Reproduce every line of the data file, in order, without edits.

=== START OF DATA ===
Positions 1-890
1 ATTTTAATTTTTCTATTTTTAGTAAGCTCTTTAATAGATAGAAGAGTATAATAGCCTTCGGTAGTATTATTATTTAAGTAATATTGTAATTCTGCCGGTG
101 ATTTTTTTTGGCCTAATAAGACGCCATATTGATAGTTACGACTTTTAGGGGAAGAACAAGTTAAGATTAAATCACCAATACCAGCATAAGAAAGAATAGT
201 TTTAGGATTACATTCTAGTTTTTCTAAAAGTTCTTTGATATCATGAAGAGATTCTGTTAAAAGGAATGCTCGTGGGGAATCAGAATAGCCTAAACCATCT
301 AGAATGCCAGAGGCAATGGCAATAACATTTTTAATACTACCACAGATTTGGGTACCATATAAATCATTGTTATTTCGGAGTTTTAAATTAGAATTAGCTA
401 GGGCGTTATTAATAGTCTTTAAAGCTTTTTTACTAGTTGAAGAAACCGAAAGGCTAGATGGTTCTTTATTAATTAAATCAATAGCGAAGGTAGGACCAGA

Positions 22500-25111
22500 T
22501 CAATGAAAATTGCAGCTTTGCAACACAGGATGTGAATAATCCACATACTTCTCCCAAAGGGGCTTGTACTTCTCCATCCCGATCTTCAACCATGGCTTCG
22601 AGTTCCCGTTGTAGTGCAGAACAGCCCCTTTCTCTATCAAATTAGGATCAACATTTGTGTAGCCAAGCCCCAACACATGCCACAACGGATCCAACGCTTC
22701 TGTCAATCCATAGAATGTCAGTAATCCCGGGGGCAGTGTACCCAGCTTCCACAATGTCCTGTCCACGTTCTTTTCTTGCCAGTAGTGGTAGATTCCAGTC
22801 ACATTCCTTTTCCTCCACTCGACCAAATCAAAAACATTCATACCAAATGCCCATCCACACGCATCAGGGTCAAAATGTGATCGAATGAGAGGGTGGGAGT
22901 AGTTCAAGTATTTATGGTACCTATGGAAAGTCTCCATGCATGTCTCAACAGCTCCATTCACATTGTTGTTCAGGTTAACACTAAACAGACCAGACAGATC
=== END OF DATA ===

Positions 1-890
1 ATTTTAATTTTTCTATTTTTAGTAAGCTCTTTAATAGATAGAAGAGTATAATAGCCTTCGGTAGTATTATTATTTAAGTAATATTGTAATTCTGCCGGTG
101 ATTTTTTTTGGCCTAATAAGACGCCATATTGATAGTTACGACTTTTAGGGGAAGAACAAGTTAAGATTAAATCACCAATACCAGCATAAGAAAGAATAGT
201 TTTAGGATTACATTCTAGTTTTTCTAAAAGTTCTTTGATATCATGAAGAGATTCTGTTAAAAGGAATGCTCGTGGGGAATCAGAATAGCCTAAACCATCT
301 AGAATGCCAGAGGCAATGGCAATAACATTTTTAATACTACCACAGATTTGGGTACCATATAAATCATTGTTATTTCGGAGTTTTAAATTAGAATTAGCTA
401 GGGCGTTATTAATAGTCTTTAAAGCTTTTTTACTAGTTGAAGAAACCGAAAGGCTAGATGGTTCTTTATTAATTAAATCAATAGCGAAGGTAGGACCAGA

Positions 22500-25111
22500 T
22501 CAATGAAAATTGCAGCTTTGCAACACAGGATGTGAATAATCCACATACTTCTCCCAAAGGGGCTTGTACTTCTCCATCCCGATCTTCAACCATGGCTTCG
22601 AGTTCCCGTTGTAGTGCAGAACAGCCCCTTTCTCTATCAAATTAGGATCAACATTTGTGTAGCCAAGCCCCAACACATGCCACAACGGATCCAACGCTTC
22701 TGTCAATCCATAGAATGTCAGTAATCCCGGGGGCAGTGTACCCAGCTTCCACAATGTCCTGTCCACGTTCTTTTCTTGCCAGTAGTGGTAGATTCCAGTC
22801 ACATTCCTTTTCCTCCACTCGACCAAATCAAAAACATTCATACCAAATGCCCATCCACACGCATCAGGGTCAAAATGTGATCGAATGAGAGGGTGGGAGT
22901 AGTTCAAGTATTTATGGTACCTATGGAAAGTCTCCATGCATGTCTCAACAGCTCCATTCACATTGTTGTTCAGGTTAACACTAAACAGACCAGACAGATC